A Natural Fit: Continuous Improvement in Healthcare IT
Cleveland Clinic’s Administrative Director of Continuous Improvement provides four tips for starting a culture of improvement in healthcare technology.
As an Administrative Director of Continuous Improvement, Robert Kenney has been coaching hospital leaders and clinical teams at Cleveland Clinic for 14 years. For a change of pace, this year Kenney is bringing his expertise to Cleveland Clinic’s IT division. Drawing on his clinical experience, Kenney has already started a receptive adoption process. He shares the following tips for health systems looking to do the same for their tech teams.
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A common misconception is that Continuous Improvement is just one more process to learn on top of all the other processes teams are learning and managing. However, Continuous Improvement is meant to help transform and make existing processes more efficient. “Teams often say, ‘I don’t have time for this; I have too many projects I’m already working on,’” Kenney says. “But that’s because they’re losing time doing things over and over. What Continuous Improvement does is streamline those existing workflows and take the waste out. You end up saving more time in the end.”
“Once teams get a better understanding of what Continuous Improvement is, they get excited,” continues Kenney. “The managers want it when they see the value.” As an added bonus, Kenney notes many IT caregivers are already familiar with process standardization and agile methodologies, making adoption second nature.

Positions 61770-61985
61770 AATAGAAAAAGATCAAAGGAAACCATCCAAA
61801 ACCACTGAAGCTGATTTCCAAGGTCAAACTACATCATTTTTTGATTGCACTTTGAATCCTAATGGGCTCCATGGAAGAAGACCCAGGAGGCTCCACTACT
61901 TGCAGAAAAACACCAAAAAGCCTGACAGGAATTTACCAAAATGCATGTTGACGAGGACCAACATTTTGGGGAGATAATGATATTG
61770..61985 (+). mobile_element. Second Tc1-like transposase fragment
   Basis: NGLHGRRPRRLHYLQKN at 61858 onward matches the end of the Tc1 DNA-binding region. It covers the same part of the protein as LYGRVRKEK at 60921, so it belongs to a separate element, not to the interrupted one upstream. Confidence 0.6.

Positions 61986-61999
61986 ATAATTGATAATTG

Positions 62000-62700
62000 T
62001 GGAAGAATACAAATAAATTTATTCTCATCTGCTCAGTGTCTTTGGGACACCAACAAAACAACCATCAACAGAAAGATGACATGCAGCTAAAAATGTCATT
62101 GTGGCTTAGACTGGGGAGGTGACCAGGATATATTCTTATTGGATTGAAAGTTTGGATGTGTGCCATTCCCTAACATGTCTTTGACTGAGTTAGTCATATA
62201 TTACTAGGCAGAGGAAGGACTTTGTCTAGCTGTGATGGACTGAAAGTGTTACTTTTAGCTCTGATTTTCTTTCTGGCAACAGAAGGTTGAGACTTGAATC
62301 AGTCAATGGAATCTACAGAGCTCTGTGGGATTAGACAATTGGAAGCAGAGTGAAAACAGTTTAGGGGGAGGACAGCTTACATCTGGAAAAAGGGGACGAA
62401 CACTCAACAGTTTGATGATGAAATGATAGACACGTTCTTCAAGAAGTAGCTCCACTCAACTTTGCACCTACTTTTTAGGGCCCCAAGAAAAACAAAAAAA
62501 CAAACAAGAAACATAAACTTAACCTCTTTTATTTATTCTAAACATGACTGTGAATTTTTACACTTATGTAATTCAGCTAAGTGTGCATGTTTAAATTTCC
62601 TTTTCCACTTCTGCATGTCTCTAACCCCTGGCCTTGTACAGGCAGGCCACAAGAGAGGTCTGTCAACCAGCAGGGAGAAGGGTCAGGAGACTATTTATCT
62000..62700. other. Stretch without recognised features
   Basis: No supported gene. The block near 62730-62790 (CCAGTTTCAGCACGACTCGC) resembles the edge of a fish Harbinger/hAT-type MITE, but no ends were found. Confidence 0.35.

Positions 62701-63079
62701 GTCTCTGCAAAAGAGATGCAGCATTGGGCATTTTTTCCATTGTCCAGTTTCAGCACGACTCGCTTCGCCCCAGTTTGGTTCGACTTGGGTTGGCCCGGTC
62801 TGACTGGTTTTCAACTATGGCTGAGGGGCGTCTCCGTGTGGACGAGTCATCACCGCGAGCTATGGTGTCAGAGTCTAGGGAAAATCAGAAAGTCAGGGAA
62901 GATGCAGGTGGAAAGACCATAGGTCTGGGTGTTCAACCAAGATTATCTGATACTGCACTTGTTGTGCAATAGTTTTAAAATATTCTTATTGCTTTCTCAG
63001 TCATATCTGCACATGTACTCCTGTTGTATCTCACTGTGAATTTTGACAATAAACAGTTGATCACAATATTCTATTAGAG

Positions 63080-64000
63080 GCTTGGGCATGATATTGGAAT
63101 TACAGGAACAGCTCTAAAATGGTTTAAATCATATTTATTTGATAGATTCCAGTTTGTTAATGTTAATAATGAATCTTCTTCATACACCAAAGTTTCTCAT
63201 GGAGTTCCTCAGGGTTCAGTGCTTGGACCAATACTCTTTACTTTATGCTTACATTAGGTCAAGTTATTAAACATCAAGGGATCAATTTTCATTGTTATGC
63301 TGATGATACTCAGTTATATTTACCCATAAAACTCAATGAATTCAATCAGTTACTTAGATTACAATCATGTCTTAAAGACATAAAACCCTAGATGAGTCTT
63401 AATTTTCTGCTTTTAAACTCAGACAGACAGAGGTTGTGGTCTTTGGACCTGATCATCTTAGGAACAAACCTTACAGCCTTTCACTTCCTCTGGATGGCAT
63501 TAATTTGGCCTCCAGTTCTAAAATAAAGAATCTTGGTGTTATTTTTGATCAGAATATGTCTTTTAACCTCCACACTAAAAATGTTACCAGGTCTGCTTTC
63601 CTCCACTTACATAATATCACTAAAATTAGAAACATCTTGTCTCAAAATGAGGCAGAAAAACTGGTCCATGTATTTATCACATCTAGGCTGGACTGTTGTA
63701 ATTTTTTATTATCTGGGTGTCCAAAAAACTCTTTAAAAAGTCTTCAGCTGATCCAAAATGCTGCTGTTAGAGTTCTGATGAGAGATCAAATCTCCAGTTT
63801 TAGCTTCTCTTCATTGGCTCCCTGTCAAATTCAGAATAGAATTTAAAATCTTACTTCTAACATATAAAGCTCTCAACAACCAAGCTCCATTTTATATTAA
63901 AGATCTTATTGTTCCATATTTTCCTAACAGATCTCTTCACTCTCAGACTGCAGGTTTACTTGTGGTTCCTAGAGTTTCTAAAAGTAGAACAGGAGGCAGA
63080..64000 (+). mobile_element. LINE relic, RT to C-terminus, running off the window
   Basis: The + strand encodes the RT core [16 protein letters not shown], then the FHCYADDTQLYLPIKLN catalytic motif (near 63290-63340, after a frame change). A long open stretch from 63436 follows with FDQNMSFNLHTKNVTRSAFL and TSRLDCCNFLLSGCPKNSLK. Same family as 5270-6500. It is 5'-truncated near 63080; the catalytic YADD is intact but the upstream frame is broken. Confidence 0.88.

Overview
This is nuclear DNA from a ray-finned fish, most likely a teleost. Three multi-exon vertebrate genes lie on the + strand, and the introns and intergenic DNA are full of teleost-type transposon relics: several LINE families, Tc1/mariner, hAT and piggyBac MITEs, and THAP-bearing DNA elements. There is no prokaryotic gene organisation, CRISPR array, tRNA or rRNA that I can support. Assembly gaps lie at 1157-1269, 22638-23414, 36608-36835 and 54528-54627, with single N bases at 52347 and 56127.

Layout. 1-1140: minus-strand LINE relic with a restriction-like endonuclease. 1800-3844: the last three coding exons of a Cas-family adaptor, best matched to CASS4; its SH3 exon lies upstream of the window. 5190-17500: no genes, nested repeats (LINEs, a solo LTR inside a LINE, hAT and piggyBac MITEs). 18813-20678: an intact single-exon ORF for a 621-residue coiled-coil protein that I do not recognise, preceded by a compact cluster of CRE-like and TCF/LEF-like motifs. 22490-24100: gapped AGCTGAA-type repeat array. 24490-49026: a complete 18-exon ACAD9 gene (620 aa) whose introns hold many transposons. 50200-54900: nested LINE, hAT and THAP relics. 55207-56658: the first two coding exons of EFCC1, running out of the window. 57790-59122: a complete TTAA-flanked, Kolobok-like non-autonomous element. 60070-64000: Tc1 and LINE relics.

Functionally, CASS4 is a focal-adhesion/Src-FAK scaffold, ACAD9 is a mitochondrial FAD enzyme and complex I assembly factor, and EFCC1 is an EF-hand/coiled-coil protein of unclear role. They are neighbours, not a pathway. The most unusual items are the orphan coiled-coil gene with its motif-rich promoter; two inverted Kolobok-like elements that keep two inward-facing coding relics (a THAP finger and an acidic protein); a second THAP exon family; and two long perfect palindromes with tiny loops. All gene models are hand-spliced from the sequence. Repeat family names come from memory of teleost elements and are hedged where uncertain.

Cleveland Clinic’s Continuous Improvement intranet page provides a centralized space for training resources, A3 templates and other relevant information. These materials are accessible to all caregivers at any time. Cleveland Clinic embeds program directors, such as Kenney in specific areas for custom onsite coaching, shadowing opportunities, facilitation and support. Additionally, Solutions for Value Enhancement (SolVE), a hands-on 12-week program gives caregivers the chance to work on enterprise improvement projects and apply Continuous Improvement tools.
For teams and leaders with limited availability, consider asking to reserve a few minutes during recurring meetings to squeeze in Continuous Improvement training and information sharing on a regular basis.
Buy-in from leadership drives broader adoption. Be strategic in selecting your first model projects in your area. If training sessions or meetings are virtual, ask that cameras stay turned on.
Kenney reflects, “People don’t usually think of healthcare IT as patient-facing, but they still touch patients every day with the processes they set out.” With the ever-expanding role of technology in healthcare implementation, communications and documentation, incorporating Continuous Improvement methodologies in healthcare IT will be key to ensuring quality patient care.